Almost more amazing than his guitar dexterity is the way that Bloomfield shades his vocals to approximate his source material: Almost comic yodelin' blues in "Hey, Foreman ; laconic and cool in "City Girl ; his moan from the "Death Cell Rounder Blues, a mournful, country piano-blues duet; and as sad and lonesome as Mississippi John Hurt in Lonnie Johnson's "Blue Ghost Blues

Featuring classic spirituals, Bloomfield / Harris unfolds as softly and reverently and brilliantly as a sunny Easter Sunday morning, opening with "I'll Overcome ("We Shall Overcome ), contemplating "Just a Closer Walk With Thee, and bringing it home through "Peace in the Valley. Bloomfield's reverent yet toe-tapping approach to "Just a Closer Walk sounds unique (as his notes explain, "A million people have done this tune, but I first heard it done by Kid Ory in a Dixieland jazz style ), and few if any guitarists could make the slide guitar moan and cry like Bloomfield does in "Gonna Need Someone On My Bond.


Corky Siegel
Corky Siegel's Traveling Chamber Blues Show!
Alligator
2005

Harmonicat Siegel is a four-decade veteran of the Chicago blues scene and co-leads the Siegel-Schwall Blues Band with guitarist Jim Schwall. Siegel held a long residency during the storied heyday of Pepper's Lounge in Chicago—ripping up and tearing down the blues with Muddy Waters, Howlin' Wolf, Willie Dixon and other legends—during which he was befriended by admirer Seiji Ozawa, conductor of the Chicago Symphony Orchestra. In 1968, Siegel-Schwall became the first blues band to play with a symphony orchestra by performing with Ozawa and the CSO.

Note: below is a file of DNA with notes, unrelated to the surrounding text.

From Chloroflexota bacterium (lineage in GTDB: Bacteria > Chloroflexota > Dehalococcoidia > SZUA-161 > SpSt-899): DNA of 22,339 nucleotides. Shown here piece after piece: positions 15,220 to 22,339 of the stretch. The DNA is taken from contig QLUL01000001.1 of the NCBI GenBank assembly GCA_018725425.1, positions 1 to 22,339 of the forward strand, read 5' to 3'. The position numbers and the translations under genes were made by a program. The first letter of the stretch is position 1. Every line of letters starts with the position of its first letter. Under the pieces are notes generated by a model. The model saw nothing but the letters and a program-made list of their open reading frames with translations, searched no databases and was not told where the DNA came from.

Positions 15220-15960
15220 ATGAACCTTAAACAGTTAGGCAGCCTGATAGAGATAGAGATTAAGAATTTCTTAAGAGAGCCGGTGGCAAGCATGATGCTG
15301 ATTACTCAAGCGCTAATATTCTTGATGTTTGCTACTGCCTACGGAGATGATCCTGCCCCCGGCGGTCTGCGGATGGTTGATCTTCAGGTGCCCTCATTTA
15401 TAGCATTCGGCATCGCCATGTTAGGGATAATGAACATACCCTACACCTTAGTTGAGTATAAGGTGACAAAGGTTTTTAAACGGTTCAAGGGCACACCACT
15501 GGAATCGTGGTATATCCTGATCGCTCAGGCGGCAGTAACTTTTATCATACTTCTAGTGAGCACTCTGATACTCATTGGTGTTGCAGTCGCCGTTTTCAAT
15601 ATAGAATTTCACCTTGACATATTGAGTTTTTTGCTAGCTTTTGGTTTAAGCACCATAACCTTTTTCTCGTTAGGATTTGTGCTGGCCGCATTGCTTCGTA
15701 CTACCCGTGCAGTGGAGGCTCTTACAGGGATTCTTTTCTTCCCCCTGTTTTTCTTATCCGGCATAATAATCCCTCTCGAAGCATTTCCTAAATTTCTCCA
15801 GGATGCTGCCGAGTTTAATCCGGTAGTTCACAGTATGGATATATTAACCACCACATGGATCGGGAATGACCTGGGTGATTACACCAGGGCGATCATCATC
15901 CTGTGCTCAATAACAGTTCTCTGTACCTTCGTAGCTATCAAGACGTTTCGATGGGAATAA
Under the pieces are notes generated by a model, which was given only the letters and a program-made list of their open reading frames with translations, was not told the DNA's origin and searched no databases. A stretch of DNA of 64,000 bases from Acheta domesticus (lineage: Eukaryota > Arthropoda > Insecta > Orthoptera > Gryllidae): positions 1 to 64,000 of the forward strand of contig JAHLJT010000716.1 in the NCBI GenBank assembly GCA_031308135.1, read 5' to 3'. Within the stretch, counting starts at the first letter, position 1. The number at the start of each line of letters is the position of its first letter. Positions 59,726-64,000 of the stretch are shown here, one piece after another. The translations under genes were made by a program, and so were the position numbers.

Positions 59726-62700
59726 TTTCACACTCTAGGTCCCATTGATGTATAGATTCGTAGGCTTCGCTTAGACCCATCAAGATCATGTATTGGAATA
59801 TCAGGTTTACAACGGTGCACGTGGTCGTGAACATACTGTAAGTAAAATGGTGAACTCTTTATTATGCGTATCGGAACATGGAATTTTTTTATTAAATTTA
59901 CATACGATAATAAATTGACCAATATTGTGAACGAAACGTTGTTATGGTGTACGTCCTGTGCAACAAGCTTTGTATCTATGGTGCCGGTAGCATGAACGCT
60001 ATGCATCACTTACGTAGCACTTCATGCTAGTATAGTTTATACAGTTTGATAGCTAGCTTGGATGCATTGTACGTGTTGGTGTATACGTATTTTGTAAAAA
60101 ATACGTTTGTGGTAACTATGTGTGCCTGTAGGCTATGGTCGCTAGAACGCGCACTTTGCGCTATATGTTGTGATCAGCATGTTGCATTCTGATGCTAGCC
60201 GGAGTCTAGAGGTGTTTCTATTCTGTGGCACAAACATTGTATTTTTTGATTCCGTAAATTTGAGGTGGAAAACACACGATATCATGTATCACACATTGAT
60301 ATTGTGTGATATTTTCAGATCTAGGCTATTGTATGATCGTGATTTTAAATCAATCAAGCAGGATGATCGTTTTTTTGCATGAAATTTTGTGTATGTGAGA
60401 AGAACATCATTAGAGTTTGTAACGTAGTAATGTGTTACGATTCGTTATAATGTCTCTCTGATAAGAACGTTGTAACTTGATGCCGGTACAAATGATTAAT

In the early 1980s, Siegel founded Chamber Blues, casting his harmonica and piano among a string quartet and percussionist. "I envisioned an emotional classical blues blend with the sweet wooden sound and intimacy of a string quartet, he recalls, "and that's how Chamber Blues was born.

This new live recording showcases Siegel's harmonica and vocals with a string quartet and percussionist plus two additional violinists and guest bassist/vocalist Rollo Radford. Hearing the chamber-blues genre, new and different, creep softly into life between your ears can sound odd. Violin, cello, and harmonica all make familiar sounds, but in this different sort of combination—chamber music and blues music playing together—the familiar sounds different.

Some passages of "Serenade, for example, are dominated by strings and sound like chamber music, but in other movements the strings pluck out what on a different instrument and in a different context would be a jaunty rhythm guitar hook behind Siegel's lead harmonica moans. "Manhattan Island sounds like more of a lament backed by howlin' harmonica than a blues—but what's the difference, really?